Russia wasn’t invited to a 22-nation exercise aimed at deterring them, but the U.S. and NATO military planners of the event knew they’d be watching.
The point of Baltic Operations 2018 at the tactical level is training, but at the strategic level, analysts say it is a show of strength — and that means the allies want Russia’s full attention.
The two-week exercise is scheduled to end Friday, after bringing together 5,000 servicemembers from 16 militaries, as well as six nations who observed or provided staff, for training operations on and around the Baltic Sea.
“It sends a strong message of commitment to the stability and security of this region,” Vice Adm. Lisa Franchetti, 6th Fleet commander, told Stars and Stripes in Bornholm. “So on many levels it’s a very important exercise.”
Several participating nations have been wary of Russia’s intentions since 2014, when it invaded and annexed Ukraine’s Crimean Peninsula.
NATO countries must strengthen their teamwork and resolve in exercises like this one as the Russian threat grows “more forbidding,” said James Holmes, professor of strategy at the Naval War College.
“Deterrence is the name of the game in our strategic competition with Russia, and alliances only deter if they display power and unity,” Holmes said.
The exercise known as BALTOPS began in 1972 and has gone through considerable changes since the end of the Cold War and wavering relations with Russia.
Russia participated in BALTOPS 19 times, Franchetti said, but NATO rescinded the invitation after Russia annexed Crimea.
“This year they (Russians) are uninvited observers at BALTOPS,” said Adm. James Foggo, U.S. Naval Forces Europe and Africa commander.
The Baltic Sea poses many challenges – heavy ship traffic, inclement weather, murky water – that give visiting navies like those of the U.S. and Britain a chance to learn from regional navies familiar with this sea, said British Rear Adm. Guy Robinson.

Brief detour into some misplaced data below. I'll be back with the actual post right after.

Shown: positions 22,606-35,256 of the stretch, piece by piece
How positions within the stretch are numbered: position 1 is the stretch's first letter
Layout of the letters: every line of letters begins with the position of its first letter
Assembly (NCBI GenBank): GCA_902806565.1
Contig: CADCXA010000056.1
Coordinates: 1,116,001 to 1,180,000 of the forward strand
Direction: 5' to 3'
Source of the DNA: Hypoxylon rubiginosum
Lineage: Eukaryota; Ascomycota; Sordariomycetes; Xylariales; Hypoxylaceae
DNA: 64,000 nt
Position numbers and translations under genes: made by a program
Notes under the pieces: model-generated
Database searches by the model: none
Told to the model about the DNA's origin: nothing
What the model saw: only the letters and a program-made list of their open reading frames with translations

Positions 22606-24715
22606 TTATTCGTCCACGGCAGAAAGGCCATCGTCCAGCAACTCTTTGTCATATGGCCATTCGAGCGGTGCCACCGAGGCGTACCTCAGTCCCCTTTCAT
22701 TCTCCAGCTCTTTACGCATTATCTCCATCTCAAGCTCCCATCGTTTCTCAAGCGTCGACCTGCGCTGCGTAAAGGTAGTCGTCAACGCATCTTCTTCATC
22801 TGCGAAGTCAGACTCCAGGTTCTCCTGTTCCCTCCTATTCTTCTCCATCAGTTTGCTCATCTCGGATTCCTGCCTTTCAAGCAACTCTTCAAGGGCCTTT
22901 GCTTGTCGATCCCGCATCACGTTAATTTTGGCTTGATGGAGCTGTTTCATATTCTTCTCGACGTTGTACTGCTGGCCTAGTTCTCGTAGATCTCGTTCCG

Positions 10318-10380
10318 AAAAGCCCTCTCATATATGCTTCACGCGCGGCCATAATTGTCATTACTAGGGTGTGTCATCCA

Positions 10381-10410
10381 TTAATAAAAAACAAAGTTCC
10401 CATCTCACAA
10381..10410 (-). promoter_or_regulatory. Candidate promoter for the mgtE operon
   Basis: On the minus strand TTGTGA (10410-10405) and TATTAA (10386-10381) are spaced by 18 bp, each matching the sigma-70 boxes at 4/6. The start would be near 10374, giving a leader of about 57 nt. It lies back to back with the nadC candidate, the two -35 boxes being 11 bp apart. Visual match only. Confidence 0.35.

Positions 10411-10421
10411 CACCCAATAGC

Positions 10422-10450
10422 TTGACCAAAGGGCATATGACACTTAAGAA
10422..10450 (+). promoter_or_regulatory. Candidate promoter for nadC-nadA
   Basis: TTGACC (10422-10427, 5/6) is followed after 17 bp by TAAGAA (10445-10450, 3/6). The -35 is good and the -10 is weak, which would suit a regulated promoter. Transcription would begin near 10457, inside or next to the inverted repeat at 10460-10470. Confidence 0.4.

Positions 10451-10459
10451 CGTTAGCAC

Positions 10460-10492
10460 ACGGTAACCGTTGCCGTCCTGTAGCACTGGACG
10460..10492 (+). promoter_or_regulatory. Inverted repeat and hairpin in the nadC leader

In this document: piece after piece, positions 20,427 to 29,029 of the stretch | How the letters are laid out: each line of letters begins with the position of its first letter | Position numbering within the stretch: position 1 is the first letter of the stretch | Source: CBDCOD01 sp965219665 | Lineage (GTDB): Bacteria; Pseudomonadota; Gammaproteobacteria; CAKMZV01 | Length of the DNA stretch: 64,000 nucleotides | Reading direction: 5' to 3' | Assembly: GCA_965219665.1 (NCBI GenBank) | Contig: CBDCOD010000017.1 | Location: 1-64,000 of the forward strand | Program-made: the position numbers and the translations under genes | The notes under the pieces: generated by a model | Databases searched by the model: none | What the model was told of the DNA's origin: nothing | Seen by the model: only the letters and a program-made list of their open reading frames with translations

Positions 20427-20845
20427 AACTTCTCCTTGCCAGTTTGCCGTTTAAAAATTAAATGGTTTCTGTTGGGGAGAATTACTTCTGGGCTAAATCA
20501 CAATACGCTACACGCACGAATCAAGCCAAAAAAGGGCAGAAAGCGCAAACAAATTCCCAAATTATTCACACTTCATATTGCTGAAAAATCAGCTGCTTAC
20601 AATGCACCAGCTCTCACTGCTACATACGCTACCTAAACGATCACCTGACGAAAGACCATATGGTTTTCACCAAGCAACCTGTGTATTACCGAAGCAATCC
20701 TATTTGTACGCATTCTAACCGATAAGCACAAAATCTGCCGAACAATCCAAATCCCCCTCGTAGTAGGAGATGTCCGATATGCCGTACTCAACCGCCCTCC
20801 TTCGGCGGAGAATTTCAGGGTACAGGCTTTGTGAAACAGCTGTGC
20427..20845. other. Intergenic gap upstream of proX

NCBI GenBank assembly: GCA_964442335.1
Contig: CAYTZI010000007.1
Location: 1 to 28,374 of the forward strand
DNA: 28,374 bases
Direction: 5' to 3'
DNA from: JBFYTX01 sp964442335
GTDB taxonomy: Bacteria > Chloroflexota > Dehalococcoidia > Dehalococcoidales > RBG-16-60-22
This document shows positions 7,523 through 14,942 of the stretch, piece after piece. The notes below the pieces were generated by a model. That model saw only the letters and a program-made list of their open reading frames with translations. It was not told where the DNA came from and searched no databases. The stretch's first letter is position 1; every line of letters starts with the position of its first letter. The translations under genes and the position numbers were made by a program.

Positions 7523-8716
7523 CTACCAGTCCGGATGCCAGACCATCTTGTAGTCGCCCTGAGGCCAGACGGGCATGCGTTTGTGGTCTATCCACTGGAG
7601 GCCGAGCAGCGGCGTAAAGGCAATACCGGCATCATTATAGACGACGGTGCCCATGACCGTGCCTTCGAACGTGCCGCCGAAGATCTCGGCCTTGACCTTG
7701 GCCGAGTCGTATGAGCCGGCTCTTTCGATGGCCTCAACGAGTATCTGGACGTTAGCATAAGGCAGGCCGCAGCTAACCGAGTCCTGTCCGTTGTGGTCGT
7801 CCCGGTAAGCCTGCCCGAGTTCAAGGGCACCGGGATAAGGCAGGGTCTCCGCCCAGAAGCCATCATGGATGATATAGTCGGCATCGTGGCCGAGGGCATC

“It’s a very busy and complex environment,” Robinson said. “The underwater conditions as well – whether it’s submarine warfare or mine warfare – they’re very challenging. (Regional navies) bring a lot of expertise for this very difficult place to conduct warfare.”
This year’s event included several training mainstays. Warships fended off simulated attacks from smaller, faster vessels; teams practiced anti-submarine warfare and mine countermeasures; Marines launched amphibious landings; and others simulated search-and-rescue operations for sailors and downed pilots.
However, the “free play,” or unscripted parts of the exercise, intensified to better train navies to react to unanticipated tactics. The red teams, which play enemy combatants, had freer rein to improvise and attack.
British Navy Lt. Lauren Weber said the boat she commands, the HMS Puncher, and four other small vessels comprised a red team that simulated assaults on warships from the U.S., Britain, Denmark, Germany and Finland.
They attacked the ships one at a time, using different tactics on each one, she said.
In the first assault, they pretended to be a Green Peace flotilla and then rushed the ship from every angle.
“We generated chaos. It was mass confusion,” Weber said.
Franchetti said BALTOPS remains an evolving exercise, with room for new elements.
“It’s good to have this exercise that’s run for 46 years,” Franchetti said. “Build capabilities, but also build relationships between the navies.
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